Building Back Better At Last

Blog Post
Alex E. Proimos / Flickr
Oct. 29, 2021

Progress! We started Thursday morning with a 10-page Build Back Better (BBB) framework from the White House and ended the day with a 1684-page draft bill from the Congressional Democrats. And while it has been slow (and periodically maddening), the BBB bill is shaping up to be an historic investment in workers, children and young adults, climate change mitigation, and healthcare. While we are still not at the finish, it feels safe to say that the final version of BBB will include bold new investments in national and community service, workforce development, and worker protections. Below are few highlights:

  • Workforce Investments to Support Climate Resilience: Advocates for a Civilian Climate Corps successfully made their case. The bill directs over $15 billion to the Corporation for National and Community Service, including $7 billion to fund national service programs in support of climate resilience and mitigation. And that’s not all. The bill also directs $4 billion to the Department of Labor (DOL) for workforce development programs related to climate resilience and mitigation. YouthBuild and Job Corps could each receive an additional $450 million to create earn-learn programs for climate-friendly jobs for their participants. The Reentry Employment Opportunities program stands to get $1 billion to help returning citizens access high quality employment opportunities related to climate resilience. An additional $2.3 billion will go to expand Registered Apprenticeships, pre-apprenticeships, and paid work-based learning programs in climate-friendly occupations. That’s a lot of new jobs and a generation of workers dedicated to tackling the impact of climate change in their communities.
  • Sectoral and Industry Partnerships: The draft bill includes a $5 billion discretionary grant program to support the development of sectoral and industry partnerships. For more than a decade, sectoral partnerships have proven to be one of the most effective workforce development strategies. The partnerships are anchored by a workforce intermediary – often a workforce board – that brings together a group of employers in a particular sector and region around a common set of talent development needs. The intermediary helps employers understand their skill needs – and the needs of the workers they want to hire and retain. The best partnerships address the need for living wages, internal career ladders, and other strategies to ensure “in-demand” jobs are also good jobs. But setting them up is both costly and time-consuming and replicating them is difficult. This grant program will provide some much-needed resources to do just that.
  • WIOA Programs and Registered Apprenticeship: Each arm of the public workforce system – Dislocated Workers, Adults, Youth, and Wagner-Peyser – are increased by 50 percent or more. The bill also doubles down on apprenticeship, directing $1 billion to DOL, with half ear-marked for grants to states and intermediaries and the other half focused on ensuring broader access to apprenticeship for individuals with barriers to employment. This is in addition to the funding for apprenticeships for climate jobs.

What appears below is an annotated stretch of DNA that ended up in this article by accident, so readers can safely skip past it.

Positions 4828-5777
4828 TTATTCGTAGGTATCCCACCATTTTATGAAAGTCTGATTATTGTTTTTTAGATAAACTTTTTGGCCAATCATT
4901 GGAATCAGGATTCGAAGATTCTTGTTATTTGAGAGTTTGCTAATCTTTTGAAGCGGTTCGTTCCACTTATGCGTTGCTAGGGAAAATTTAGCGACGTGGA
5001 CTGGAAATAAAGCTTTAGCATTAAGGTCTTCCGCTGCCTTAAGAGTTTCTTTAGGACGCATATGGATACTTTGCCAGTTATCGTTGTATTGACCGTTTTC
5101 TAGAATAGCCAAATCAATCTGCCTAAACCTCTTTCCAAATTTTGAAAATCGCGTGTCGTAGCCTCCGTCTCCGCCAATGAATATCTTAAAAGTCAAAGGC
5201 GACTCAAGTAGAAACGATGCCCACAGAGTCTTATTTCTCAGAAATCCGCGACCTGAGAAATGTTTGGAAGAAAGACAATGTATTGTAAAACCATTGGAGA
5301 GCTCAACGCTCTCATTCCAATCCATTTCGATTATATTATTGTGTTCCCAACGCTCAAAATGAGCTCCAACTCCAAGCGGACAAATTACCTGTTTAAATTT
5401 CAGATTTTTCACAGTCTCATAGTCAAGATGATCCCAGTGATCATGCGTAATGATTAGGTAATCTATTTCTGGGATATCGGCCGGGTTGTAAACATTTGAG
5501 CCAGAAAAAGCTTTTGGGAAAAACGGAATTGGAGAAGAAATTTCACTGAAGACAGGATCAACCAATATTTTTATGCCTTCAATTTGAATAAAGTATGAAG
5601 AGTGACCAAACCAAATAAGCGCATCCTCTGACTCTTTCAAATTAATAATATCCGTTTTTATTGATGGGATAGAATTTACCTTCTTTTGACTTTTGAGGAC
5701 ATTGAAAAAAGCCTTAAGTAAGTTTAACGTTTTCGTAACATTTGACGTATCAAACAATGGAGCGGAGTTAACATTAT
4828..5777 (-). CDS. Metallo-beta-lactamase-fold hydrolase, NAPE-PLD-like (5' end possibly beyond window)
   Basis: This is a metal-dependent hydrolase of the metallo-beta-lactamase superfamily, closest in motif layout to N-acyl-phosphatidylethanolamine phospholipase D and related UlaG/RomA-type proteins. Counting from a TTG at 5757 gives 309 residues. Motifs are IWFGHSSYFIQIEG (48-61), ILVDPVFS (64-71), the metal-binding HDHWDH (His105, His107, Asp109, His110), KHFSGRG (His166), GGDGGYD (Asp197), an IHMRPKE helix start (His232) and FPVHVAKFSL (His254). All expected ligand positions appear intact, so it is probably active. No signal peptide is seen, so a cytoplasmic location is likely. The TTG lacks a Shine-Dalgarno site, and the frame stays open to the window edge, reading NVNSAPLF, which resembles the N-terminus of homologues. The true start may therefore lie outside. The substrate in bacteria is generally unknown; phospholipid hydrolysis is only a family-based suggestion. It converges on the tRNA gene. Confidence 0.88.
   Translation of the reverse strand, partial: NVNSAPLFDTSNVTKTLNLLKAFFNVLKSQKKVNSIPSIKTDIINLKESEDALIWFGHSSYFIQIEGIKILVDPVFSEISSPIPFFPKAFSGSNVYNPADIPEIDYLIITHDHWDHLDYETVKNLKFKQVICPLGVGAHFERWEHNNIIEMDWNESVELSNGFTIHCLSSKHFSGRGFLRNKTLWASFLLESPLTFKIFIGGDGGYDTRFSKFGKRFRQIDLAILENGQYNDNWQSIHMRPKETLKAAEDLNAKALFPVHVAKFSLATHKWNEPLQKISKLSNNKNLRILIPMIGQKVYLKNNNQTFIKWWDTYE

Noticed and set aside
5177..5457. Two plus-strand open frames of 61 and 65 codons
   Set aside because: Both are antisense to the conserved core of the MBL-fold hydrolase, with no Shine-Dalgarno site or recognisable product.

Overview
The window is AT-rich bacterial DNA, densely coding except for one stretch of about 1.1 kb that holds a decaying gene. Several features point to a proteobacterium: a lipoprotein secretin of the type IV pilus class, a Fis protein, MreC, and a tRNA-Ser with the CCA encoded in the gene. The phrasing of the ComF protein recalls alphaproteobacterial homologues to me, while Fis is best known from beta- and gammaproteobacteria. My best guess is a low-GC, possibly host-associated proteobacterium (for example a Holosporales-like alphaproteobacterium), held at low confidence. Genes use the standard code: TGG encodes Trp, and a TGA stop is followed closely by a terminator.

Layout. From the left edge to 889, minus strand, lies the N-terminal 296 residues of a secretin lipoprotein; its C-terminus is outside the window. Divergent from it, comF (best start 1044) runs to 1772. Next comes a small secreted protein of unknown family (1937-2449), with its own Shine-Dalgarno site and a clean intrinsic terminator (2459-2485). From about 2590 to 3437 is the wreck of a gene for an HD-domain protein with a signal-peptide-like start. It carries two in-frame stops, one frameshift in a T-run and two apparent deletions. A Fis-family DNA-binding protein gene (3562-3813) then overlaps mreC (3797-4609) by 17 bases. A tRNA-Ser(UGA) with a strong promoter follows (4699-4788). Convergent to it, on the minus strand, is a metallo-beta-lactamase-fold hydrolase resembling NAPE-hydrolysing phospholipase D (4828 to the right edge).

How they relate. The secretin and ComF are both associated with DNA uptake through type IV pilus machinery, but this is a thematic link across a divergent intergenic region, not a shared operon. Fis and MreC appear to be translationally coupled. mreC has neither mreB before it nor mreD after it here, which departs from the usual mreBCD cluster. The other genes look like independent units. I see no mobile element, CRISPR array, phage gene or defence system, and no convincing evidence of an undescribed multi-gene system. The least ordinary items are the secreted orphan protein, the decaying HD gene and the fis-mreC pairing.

• Worker Protections: The BBB bill also calls for some very important investments in the enforcement side of the Department of Labor, which will be critical for ensuring that workers have the protections to which they are entitled. The Office of Safety and Health Administration (OSHA), the Wage and Hour Division, and the National Relations Board (NLRB) will each receive significant additional funding, which will allow them to hire more inspectors and investigate more cases. Even more important, the BBB bill substantially increases the penalties on employers that violate labor laws and, in the case of the National Labor Relations Act, introduces civil penalties for employers who violate the rights of worker to organize for purposes of collective action. This last change is a core element of the Protecting Our Right to Organize (PRO) Act, and would be a major victory for worker advocates. It would also help the workforce development do its job because it’s impossible to do good workforce development in a labor market in which workers rights are routinely violated and workers lack the ability to organize.

There is lots more in the bill, including important investments in direct care workers and strategies to improve their wages. More on that later. There also are some big gaps in the bill, chief among them the need for a federal paid leave program. And we’re still crossing our fingers for a significant investment in community college, particularly to support students in career education programs. Most importantly, it’s still a draft and there will be additions (and subtractions). That said, there is so much to celebrate in this bill. Now let’s get it across the finish line!

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